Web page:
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Number of Presumed Dead in London Fire Rises to 79

  • VOA News

Members of the emergency services attend a minute's silence for the victims of the Grenfell Tower fire near the site of the blaze in North Kensington, London, June 19, 2017.

London police said Monday there are now 79 people presumed dead from last week's fire at a public housing building.

Commander Stuart Cundy said he expects the ongoing search and recovery effort to last "many, many weeks," as authorities work to identify the victims.

This handout image received by local resident Natalie Oxford early on June 14, 2017 shows flames and smoke coming from a 27-storey block of flats after a fire broke out in west London.
This handout image received by local resident Natalie Oxford early on June 14, 2017 shows flames and smoke coming from a 27-storey block of flats after a fire broke out in west London.

"The awful reality, as I've said before, is that due to the intensity of the fire and the devastation within Grenfell Tower that we may not be able to identify everybody that died," Cundy told reporters.

He said the important thing is to find answers for the families that have been affected.

Cundy said investigators are looking at how the building was constructed, a recent refurbishment, maintenance and fire safety measures.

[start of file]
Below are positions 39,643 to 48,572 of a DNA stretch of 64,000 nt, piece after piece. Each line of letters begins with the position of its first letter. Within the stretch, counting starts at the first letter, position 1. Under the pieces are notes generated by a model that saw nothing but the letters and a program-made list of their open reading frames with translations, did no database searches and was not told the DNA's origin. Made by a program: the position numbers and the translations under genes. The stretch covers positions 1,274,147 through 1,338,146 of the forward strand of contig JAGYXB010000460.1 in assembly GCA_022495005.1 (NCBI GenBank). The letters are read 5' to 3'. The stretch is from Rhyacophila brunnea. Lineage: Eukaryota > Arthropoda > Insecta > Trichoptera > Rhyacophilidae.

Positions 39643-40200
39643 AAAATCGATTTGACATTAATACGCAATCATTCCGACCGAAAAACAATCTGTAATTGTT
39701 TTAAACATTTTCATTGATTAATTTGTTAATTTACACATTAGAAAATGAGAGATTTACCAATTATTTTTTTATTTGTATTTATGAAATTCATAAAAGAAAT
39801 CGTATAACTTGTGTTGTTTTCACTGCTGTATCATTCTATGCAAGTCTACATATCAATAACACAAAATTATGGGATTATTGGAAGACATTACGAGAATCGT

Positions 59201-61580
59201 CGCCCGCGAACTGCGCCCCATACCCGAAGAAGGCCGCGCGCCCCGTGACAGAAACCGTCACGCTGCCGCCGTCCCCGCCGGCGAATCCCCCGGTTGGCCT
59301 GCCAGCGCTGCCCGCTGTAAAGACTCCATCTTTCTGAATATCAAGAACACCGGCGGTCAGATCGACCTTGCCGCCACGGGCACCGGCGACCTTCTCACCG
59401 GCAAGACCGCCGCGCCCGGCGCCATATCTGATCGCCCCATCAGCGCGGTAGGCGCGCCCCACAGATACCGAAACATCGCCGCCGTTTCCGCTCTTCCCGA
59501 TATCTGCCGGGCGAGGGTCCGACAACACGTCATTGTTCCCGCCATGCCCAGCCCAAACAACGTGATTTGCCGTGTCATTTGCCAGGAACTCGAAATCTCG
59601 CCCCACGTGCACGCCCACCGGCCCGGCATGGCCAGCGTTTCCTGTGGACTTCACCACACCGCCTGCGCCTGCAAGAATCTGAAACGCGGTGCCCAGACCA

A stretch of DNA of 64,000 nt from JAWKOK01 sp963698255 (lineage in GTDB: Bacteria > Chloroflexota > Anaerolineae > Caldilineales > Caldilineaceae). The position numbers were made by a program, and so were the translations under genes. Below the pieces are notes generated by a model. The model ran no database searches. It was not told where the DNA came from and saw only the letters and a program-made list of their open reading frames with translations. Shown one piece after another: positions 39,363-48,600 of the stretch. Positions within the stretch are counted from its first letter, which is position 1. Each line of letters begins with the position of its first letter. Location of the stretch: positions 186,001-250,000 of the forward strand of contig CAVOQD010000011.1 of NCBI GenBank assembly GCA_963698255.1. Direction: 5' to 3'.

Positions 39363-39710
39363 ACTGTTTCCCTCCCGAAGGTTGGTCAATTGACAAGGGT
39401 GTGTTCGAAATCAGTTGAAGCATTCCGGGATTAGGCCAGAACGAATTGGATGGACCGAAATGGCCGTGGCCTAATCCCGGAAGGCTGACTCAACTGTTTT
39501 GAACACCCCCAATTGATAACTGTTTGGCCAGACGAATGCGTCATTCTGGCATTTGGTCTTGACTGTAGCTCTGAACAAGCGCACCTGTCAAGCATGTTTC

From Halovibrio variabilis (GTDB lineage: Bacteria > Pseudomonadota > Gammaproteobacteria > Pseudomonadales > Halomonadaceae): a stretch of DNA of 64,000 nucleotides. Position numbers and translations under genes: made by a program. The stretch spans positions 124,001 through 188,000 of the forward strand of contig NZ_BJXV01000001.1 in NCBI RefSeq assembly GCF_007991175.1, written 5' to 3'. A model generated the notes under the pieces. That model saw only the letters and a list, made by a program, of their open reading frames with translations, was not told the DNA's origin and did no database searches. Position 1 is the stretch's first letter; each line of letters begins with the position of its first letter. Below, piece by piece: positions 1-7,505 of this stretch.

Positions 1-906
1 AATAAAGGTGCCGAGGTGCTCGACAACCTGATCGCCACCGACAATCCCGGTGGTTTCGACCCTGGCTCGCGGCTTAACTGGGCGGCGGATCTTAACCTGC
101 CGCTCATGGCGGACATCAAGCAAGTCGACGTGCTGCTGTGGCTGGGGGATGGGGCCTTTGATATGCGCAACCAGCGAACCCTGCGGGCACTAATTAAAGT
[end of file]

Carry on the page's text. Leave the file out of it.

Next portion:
Growing anger

On Sunday, London Mayor Sadiq Khan acknowledged growing public anger surrounding the fire, saying it was a result of "mistakes and neglect."

Mayor of London Sadiq Khan speaks after meeting victims and volunteers of the Grenfell apartment tower fire at a church in north Kensington, London, June 18, 2017.
Mayor of London Sadiq Khan speaks after meeting victims and volunteers of the Grenfell apartment tower fire at a church in north Kensington, London, June 18, 2017.

"There is a feeling from the community that they've been treated badly because some of them are poor," Khan said after a visit to a church near the burnt-out social housing block to attend a service which remembered victims of Wednesday's tragedy.

He called the fire a "preventable accident," acknowledging the anger and frustration of displaced residents of the working-class enclave in one of Britain's wealthiest districts.

The 1974 concrete building had recently been fitted with new insulation cladding. Survivors of the building claim that cheap materials for the cladding and a lack of maintenance on the building were to blame for the fatal fire.

Prime Minister Theresa May announced a public inquiry into the disaster as police investigate whether any criminal offenses were committed.

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